Benchmarking tools enable strategic approach

It’s commonplace for organisations to regularly evaluate and report on their activities and processes to ensure that they are working well. Evaluation allows companies to benchmark themselves against competitors, identify strengths and weaknesses, expose gaps and pursue new opportunities. So how well do science communicators fare when it comes to this kind of analysis?

Launched earlier this year, the Sciencengage website is a tool available to science communication professionals to benchmark their work with others as well as increase awareness about the variety of science communication and engagement activities in Australia. It’s a dynamic public resource available for everyone, including researchers interested in the diversity of activities that characterise Australia’s voice in the international conversation on science engagement.

An Inspiring Australia initiative created by Econnect Communication in Brisbane and currently managed by Australian Science Communicators, the site is one of the programs arising from recommendations by an Expert Working Group looking at how we can create an evidence base to science communication.

While most science communication professionals appreciate the importance of evaluation, the idea of benchmarking progress against others to demonstrate performance is relatively new. With around 400 records since it was launched ten months ago, Sciencengage needs more participation for it to become an effective national benchmarking tool that can showcase ‘best practice’ programs. President of Australian Science Communicators, Professor Joan Leach from the University of Queensland, is urging science communicators to take the time to add their programs to the Sciencengage database.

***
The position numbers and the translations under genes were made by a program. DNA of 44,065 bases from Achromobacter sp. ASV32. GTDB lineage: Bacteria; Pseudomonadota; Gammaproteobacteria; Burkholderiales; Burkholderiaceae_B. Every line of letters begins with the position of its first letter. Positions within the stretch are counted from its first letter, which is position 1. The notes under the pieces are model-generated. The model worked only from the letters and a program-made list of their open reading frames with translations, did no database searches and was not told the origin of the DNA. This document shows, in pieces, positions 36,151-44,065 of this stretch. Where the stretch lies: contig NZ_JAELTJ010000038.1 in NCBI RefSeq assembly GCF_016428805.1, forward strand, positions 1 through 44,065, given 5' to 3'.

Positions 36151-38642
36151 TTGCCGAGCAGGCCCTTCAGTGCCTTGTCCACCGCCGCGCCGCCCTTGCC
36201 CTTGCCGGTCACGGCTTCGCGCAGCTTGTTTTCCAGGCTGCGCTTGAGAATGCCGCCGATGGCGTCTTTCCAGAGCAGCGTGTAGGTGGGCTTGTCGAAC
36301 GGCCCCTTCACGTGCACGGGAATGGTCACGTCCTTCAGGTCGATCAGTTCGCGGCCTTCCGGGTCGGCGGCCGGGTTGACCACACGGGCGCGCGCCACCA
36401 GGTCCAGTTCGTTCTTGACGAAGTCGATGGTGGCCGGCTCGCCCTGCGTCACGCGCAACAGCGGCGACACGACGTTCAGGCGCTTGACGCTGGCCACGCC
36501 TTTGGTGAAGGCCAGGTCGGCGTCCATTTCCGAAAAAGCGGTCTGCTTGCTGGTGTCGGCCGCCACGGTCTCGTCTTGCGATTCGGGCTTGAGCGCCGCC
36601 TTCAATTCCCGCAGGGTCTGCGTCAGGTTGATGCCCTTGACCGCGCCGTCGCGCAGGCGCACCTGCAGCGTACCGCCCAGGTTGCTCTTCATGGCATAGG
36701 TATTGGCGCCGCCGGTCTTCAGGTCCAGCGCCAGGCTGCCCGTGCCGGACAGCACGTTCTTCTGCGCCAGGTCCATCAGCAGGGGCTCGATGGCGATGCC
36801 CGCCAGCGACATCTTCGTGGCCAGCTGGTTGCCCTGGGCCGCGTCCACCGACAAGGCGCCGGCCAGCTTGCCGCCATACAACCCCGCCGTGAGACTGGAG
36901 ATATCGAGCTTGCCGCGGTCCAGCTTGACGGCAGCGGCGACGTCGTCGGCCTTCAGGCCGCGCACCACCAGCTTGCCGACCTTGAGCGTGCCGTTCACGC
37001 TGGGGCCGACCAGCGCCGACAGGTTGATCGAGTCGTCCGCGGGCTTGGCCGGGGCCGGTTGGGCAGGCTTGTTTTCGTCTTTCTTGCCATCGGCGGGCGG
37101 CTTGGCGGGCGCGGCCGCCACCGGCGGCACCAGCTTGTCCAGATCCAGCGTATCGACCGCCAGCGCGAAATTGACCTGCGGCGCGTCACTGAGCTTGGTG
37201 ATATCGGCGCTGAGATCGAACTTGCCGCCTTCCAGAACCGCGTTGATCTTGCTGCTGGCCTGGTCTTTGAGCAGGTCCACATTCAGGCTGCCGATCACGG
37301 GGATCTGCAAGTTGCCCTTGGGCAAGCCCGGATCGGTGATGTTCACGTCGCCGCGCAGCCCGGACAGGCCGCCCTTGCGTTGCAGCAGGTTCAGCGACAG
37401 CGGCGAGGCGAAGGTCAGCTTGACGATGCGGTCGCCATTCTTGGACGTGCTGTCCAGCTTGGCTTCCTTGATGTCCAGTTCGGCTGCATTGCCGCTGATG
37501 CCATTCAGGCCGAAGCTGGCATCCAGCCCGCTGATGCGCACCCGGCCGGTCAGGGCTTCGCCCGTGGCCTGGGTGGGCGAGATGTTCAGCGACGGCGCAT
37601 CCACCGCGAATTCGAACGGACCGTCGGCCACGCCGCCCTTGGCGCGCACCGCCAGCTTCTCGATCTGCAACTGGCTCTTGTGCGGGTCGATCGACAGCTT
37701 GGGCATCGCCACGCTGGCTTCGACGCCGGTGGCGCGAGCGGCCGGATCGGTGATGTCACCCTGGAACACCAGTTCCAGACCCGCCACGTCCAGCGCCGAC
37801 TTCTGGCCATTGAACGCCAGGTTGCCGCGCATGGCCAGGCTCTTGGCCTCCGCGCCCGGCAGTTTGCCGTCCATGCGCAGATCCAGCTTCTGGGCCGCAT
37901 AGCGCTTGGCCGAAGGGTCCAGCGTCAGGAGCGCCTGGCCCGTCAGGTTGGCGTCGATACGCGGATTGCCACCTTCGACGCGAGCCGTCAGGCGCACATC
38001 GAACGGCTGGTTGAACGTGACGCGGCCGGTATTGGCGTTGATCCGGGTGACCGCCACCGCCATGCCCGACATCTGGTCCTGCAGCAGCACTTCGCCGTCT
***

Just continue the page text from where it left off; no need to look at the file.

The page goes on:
“I’m impressed by what is already on the site and the potential for it to be a meaningful shop window for Australian activities,” she said. “People often ask me what is going on in Australian science communication, for example do we do citizen science? Do we do upstream engagement? Do we do events around responsible innovation? I can now say with certainty that the answer is ‘yes’! Sciencengage also logs evaluation measures and so is a useful benchmarking tool.”

In other sectors, companies routinely make evaluation results widely available to the public to demonstrate best practice and provide evidence that allows some to claim superior performance. There are many indices that measure and evaluate sector performance and compare participants seeking to achieve best practice in certain areas. For example, in the area of corporate responsibility, a number of published surveys measuring a company’s impact across of the environment, society and governance, including at a global level, are published annually.

Why participate?
Depending on the objectives of your outreach programs, you may be meeting targets, but how do your programs stack up against similar initiatives that seek to achieve the same kinds of objectives? Are you really demonstrating best practice? Without actually looking around at what others are doing, can you be confident that your programs are relevant, in step with current trends and making the best use of technologies, not to mention reaching a wide range of audiences? Where might you be able to do better?